Good luck!
-Brian
17 years ago
followup - the reason I say it is worth writing your own O-R mapping layer is because it is worth it for you to learn what is going on, and undertsand what the various O-R mapping tools out there. They mostly rock, and will save you a ton of effort - but unless you understand what they are doing for you, and have messed around with making a similar system, beware using them blindly.
-Brian
17 years ago
If you are running a 1ghz machine with a gig of ram... unless you write some really really REALLY ugly code I cannot imagine you having a performance hit with 10 simultaneous users.
Some thoughts on architecture. If this is your first real Java web appand you are doing it to learn, do NOT use the various frameworks like STruts, Velocity, or Tapestry. Implement a minimal framework yourself. I highly suggest an action->controller->redirect based setup like Struts uses. Basically you send any page request that has to do any thinking to a servlet that looks at the request and forwards it to controller object based on the action specified in the URL, the controller gets the Request and Response objects and is responsible for handling it. Typically it will do processing, fill in relevent values on a Helper object which is then added to the request and forwarded to a JSP to make a pretty web page showing data pulled form the Helper. Sun's blue prints specify this as an example, and Struts uses it (ignore all the forms stuff in Struts until you get this concept down, but reading about it will help you there). Keep any application logic in the Controller or in objects it references (ideally in a domain model behind the controller if the app gets big, but for a small app these can be pushed together).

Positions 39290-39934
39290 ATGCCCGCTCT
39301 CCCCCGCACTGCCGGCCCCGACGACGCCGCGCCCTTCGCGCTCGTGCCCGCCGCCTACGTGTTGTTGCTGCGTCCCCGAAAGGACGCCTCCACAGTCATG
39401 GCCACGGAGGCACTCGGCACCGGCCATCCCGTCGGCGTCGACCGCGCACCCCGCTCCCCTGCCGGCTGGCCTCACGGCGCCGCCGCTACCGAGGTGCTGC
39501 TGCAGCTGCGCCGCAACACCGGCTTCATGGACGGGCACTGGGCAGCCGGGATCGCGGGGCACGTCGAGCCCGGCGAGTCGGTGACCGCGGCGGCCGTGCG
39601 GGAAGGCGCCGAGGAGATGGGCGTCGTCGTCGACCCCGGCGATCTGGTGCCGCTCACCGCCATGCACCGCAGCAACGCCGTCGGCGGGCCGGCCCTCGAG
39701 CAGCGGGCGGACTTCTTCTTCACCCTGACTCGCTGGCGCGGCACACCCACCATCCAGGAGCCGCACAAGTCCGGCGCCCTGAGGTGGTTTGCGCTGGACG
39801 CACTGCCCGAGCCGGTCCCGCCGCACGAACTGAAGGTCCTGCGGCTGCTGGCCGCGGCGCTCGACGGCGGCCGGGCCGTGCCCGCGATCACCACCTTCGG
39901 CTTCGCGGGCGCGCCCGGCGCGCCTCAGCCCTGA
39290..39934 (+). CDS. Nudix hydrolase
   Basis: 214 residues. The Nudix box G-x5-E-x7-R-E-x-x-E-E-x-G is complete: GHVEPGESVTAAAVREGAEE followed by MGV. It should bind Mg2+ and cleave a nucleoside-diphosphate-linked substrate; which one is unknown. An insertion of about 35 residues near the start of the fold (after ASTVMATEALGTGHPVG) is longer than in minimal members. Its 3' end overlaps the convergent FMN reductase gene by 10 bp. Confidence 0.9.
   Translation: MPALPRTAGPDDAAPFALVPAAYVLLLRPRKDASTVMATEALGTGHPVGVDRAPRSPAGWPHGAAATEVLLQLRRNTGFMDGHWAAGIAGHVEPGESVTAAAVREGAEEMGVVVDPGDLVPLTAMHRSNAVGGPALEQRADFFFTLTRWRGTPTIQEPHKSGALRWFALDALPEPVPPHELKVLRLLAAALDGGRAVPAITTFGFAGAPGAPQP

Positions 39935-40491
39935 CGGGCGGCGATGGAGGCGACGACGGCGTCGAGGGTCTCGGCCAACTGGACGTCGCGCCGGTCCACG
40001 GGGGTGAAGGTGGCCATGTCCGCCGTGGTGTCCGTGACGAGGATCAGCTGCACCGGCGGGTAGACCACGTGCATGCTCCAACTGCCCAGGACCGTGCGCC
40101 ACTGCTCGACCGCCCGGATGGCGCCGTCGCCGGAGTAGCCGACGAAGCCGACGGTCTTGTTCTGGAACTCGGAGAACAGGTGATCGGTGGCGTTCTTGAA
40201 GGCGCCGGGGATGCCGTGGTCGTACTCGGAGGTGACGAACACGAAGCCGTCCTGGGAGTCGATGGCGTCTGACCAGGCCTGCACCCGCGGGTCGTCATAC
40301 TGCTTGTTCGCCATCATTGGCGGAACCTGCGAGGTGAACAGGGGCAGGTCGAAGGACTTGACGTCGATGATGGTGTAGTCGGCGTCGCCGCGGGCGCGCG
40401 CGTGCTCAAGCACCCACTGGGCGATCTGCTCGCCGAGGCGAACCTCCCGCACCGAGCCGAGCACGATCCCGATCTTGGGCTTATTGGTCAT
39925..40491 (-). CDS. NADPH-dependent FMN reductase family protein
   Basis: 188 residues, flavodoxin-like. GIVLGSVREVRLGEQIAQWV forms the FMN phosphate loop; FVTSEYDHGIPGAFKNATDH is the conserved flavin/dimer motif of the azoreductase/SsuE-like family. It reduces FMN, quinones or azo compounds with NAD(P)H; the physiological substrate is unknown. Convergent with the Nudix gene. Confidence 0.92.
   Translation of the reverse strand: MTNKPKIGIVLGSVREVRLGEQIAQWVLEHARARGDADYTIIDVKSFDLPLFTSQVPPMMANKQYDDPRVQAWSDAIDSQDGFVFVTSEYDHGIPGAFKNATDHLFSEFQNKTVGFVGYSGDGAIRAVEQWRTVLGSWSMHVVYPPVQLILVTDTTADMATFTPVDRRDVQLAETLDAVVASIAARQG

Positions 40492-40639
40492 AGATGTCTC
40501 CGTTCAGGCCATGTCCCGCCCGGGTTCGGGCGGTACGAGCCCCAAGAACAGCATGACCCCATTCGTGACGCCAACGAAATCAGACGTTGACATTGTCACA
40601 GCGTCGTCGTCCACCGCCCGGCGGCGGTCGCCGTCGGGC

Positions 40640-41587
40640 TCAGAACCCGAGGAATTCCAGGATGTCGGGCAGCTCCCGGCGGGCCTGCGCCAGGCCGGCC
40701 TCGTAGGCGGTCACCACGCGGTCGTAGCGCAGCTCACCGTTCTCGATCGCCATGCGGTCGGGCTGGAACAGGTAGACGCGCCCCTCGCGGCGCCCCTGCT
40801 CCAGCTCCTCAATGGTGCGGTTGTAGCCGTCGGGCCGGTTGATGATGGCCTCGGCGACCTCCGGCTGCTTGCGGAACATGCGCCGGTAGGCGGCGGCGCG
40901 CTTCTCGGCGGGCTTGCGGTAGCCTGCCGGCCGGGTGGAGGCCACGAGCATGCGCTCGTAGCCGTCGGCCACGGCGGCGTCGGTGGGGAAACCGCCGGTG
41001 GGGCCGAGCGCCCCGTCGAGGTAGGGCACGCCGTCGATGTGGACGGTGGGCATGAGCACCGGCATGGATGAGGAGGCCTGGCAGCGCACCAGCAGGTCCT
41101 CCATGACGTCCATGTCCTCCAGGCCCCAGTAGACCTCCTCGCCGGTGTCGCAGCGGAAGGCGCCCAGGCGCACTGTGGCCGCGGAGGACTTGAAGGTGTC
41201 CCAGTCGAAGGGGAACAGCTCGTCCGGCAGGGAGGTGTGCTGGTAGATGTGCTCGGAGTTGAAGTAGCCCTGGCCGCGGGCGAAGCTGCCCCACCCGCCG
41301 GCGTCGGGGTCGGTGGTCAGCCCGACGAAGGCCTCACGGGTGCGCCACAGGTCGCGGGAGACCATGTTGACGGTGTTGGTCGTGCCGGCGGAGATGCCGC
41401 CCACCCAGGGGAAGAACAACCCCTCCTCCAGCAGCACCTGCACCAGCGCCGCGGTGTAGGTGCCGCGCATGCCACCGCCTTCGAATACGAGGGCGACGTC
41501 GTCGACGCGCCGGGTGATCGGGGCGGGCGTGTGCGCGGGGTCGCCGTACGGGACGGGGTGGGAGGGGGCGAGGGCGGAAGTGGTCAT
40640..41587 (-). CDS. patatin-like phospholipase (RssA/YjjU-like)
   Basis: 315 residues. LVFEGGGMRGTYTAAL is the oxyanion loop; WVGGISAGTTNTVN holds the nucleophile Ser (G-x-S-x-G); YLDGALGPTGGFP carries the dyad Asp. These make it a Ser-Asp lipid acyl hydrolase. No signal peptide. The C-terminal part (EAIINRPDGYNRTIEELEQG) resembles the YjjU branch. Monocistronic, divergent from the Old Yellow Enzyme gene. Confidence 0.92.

This will get you going for your ten simultaneous users. When you want to scale up, and if you dtermein you NEED a relational database... go use one. It is highly worth your time to write your own Object-Relational mapping system using a Persistence Gateway pattern (have a class for each object you need to persist that knows how to create, load, update, and delete that class) and use that class as a factory to get instances of your persistable classes. After you have done this look into O-R mappers like Hibernate, OJB (my favorite), Castor, or whatnot. When you make your O-R persistence layer you will probably want to investigate caching. Make sure to look at the Jakarta Commons COllections LRUMap class when you do this - it will save you much time and effort.
One thing you will run into while doing this is a cranky database because of lots of connections are being held. If you use POstgres it'll get cranky at about 33 conenctions unless you tweak its default settings (it defaults to a very low number of simultaneous connections) and you may want to investgate connection pooling. Writing a basically functional one isn't difficult, but grabbing the implementations from either JBoss or Jakarta Commons is easy too.
Don't worry about distributed objects (ie, EJB's or RMI) until you profile your system and see that it is efficient and is still dieing under the load. That is a different story, but remember Martin Fowler's first two rules of distributed objetcs: 1) Don't distribute your objects. 2) See rule number 1. It is usually cheaper and easier to buy a 4 cpu RISC server from HP than to pay a developer enough to make a distributed application - and if the 4 cpu machine doesn't handle the load, and the load is from you app, not the relational database then you are writing some cool stuff.
-Brian
17 years ago
Historically C uses an int named argc to hold the count of comman dline arguments, and an array of char pointers to hold the values.
Args is just clearer if you only use one =)
17 years ago